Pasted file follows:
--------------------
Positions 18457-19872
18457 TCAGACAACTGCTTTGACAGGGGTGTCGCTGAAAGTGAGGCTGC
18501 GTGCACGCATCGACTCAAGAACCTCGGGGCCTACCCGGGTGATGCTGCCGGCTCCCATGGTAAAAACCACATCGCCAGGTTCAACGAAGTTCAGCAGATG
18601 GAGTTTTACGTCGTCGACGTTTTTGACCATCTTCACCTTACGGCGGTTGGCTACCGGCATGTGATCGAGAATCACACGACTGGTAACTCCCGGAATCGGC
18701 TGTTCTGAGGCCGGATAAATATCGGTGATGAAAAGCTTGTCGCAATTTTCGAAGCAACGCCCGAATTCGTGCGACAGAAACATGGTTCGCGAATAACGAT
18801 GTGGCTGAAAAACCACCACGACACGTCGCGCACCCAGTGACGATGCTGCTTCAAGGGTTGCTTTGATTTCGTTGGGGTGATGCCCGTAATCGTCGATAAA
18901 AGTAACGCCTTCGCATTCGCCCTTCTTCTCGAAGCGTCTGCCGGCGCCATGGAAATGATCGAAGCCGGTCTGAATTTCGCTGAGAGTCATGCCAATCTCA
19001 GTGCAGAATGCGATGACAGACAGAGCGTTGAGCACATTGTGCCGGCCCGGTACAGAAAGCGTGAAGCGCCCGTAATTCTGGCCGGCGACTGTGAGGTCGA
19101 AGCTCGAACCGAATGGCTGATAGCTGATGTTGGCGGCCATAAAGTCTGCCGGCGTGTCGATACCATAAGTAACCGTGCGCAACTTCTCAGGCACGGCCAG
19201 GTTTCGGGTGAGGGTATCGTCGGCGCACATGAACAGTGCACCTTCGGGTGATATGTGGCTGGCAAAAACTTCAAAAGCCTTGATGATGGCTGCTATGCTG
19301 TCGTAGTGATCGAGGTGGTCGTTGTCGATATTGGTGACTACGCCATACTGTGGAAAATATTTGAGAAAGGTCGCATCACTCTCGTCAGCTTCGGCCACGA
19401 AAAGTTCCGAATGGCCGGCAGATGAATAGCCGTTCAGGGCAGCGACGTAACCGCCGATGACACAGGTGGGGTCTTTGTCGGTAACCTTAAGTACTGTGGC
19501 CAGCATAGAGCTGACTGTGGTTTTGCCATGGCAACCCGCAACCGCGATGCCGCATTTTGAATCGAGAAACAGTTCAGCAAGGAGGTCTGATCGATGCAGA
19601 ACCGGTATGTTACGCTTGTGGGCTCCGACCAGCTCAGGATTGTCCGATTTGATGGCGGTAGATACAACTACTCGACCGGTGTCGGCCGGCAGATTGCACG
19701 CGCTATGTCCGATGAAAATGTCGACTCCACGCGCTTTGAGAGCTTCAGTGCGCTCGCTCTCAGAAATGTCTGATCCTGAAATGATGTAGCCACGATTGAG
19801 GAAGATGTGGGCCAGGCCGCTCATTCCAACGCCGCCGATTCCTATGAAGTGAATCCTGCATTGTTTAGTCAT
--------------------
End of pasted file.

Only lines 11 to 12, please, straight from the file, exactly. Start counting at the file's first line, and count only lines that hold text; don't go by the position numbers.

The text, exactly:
19301 TCGTAGTGATCGAGGTGGTCGTTGTCGATATTGGTGACTACGCCATACTGTGGAAAATATTTGAGAAAGGTCGCATCACTCTCGTCAGCTTCGGCCACGA
19401 AAAGTTCCGAATGGCCGGCAGATGAATAGCCGTTCAGGGCAGCGACGTAACCGCCGATGACACAGGTGGGGTCTTTGTCGGTAACCTTAAGTACTGTGGC